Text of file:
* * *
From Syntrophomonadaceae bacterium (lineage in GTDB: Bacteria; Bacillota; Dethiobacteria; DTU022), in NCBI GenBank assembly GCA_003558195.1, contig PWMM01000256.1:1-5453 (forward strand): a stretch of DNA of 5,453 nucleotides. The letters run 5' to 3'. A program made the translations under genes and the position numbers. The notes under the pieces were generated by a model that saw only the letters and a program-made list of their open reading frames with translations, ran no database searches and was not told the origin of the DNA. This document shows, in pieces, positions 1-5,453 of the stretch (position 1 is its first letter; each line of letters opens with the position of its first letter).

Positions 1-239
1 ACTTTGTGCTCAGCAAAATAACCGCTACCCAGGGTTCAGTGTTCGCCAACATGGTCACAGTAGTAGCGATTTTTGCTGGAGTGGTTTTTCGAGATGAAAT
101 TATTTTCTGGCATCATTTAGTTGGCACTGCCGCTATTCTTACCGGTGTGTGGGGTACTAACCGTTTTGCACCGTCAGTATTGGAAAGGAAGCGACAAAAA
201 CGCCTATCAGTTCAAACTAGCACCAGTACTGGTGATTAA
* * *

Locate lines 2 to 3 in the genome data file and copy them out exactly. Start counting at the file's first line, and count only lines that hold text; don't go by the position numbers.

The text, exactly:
Positions 1-239
1 ACTTTGTGCTCAGCAAAATAACCGCTACCCAGGGTTCAGTGTTCGCCAACATGGTCACAGTAGTAGCGATTTTTGCTGGAGTGGTTTTTCGAGATGAAAT